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Long Story Short: Frankly, my dear



You can’t keep a good Frank down: Two artists who aren’t letting death stop them


Frank Lloyd Wright

The great architect died sixty years ago, but his Buffalo-built designs continue to accumulate. There’s the posthumously constructed Blue Sky Mausoleum (constructed in 2004 from 1928 plans), the Fontana Boathouse (Commissioned in 1905, built in 2007), and the Buffalo Filling Station (designed in 1927, built 2014).


And now, if Henry Stinson has his way, another Frank Lloyd Wright-designed building will soon go up in Buffalo.


The details:

Stinson is the owner of the Buffalo Grand Hotel (formerly the Adams Mark) on Church Street, and he wants to make his facility into a world class destination for tourists and bridal parties. He’s planning to add an elevated wedding chapel Wright designed in 1959, the year he died. It was intended for Berkeley’s Fairmont Hotel in California, but never built. Stenson’s plan is to attach the two-story free-standing chapel to a brick balcony on the facade of the hotel, connected by a green copper bridge extending out toward the Skyway. A copper spire will extend seventy feet into the sky, “visually complementing the nearby cathedral spires.”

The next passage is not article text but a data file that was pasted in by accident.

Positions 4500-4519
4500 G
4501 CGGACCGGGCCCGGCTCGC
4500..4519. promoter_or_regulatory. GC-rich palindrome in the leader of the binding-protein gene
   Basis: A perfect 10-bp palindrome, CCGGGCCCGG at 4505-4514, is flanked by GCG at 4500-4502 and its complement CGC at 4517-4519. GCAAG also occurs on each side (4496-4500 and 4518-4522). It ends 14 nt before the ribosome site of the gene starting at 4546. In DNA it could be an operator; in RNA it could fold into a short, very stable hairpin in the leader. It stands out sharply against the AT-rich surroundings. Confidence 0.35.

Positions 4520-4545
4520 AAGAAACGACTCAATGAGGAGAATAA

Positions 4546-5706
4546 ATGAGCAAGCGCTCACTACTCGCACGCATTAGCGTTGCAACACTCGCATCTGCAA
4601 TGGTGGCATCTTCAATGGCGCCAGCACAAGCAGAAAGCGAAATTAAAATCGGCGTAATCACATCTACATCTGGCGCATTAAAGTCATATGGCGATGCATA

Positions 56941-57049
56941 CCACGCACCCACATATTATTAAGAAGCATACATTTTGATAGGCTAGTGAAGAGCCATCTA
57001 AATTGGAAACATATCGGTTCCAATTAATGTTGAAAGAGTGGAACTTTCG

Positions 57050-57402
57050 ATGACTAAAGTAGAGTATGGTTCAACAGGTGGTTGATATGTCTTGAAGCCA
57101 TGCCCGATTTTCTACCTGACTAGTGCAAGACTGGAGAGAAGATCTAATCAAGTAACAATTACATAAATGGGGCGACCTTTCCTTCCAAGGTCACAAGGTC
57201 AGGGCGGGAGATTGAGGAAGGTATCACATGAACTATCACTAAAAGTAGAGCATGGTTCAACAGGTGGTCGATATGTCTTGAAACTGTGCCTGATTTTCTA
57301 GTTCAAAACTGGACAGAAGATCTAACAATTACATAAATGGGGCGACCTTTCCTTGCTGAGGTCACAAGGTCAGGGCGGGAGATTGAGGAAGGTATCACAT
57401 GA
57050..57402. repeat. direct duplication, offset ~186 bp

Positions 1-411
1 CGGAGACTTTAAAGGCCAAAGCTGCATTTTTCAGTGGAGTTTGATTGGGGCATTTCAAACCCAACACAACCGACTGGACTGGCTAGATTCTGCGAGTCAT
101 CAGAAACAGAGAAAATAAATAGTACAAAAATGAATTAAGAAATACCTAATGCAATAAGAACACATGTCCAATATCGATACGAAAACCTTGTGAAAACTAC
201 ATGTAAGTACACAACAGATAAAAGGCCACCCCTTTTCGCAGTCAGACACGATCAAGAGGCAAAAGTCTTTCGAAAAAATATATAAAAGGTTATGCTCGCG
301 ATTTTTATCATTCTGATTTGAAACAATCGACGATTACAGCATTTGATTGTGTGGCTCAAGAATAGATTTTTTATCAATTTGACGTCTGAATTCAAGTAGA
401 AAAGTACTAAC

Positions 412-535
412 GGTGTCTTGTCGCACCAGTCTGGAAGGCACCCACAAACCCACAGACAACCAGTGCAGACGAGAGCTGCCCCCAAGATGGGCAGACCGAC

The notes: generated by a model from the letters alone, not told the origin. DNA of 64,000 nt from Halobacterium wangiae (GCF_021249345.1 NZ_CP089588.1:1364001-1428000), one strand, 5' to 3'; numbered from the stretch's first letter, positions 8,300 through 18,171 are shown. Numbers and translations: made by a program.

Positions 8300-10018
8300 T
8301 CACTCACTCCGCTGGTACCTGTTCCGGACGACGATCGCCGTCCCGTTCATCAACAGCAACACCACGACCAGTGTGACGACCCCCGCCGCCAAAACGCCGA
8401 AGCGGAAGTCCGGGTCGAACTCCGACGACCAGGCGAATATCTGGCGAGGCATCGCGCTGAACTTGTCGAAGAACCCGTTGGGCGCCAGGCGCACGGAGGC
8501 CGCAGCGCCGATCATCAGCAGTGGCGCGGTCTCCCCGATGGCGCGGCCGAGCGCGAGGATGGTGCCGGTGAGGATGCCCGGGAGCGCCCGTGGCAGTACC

If the project is approved, its distinctive “futuristic” appearance should make it an instant landmark. The deal for wedding couples includes a ride in a 1958 Austin Princess Limousine, which Stinson purchased to match the vintage of the chapel.


As fate would have it, a Minneapolis salvage company just happened to have two tractor-trailers full of furniture and millwork from the Wright-designed Paul Olfelt House in St. Louis Park, which some idiot bought and gutted. Stinson purchased everything and plans to install it in an adjoining bridal suite opposite the chapel.


The takeaway:

Let’s not kid ourselves; this will not be a true FLW building. The FLW Foundation no longer licenses the architect’s plans, so the original design will be used "as an inspiration" for the hotel addition. Which might be fortunate for Stinson, because Wright’s specifications would likely be too costly to follow exactly. But the facsimile—if approved—should make for an exciting downtown addition.